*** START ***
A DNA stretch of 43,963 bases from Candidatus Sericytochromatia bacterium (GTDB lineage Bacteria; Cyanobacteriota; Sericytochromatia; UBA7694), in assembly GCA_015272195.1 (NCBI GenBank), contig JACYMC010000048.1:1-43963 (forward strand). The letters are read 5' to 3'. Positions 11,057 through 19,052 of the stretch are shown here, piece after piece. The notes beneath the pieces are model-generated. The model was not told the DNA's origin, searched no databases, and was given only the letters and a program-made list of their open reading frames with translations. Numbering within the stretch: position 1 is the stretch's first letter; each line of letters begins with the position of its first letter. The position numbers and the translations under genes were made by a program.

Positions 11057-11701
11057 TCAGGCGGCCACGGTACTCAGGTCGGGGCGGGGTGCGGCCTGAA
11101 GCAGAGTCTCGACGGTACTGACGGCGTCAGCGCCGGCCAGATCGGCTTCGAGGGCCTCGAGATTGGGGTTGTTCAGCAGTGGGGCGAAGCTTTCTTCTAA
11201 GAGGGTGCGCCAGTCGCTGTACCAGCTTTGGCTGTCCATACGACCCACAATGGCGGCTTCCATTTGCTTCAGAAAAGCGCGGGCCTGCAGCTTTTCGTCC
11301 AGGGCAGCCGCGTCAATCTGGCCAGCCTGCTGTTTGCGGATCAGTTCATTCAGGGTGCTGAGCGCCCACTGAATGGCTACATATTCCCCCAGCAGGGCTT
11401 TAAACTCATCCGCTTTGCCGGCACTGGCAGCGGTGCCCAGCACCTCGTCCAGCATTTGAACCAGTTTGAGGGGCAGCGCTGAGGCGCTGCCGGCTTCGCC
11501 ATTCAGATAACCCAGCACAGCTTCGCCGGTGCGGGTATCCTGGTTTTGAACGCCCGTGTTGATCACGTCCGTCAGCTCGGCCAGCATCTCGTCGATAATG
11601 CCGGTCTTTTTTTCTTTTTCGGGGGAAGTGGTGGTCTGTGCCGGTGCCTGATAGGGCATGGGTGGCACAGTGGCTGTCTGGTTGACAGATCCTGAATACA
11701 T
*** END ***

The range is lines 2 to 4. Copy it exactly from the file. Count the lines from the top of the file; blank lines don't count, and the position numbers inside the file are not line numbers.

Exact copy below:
Positions 11057-11701
11057 TCAGGCGGCCACGGTACTCAGGTCGGGGCGGGGTGCGGCCTGAA
11101 GCAGAGTCTCGACGGTACTGACGGCGTCAGCGCCGGCCAGATCGGCTTCGAGGGCCTCGAGATTGGGGTTGTTCAGCAGTGGGGCGAAGCTTTCTTCTAA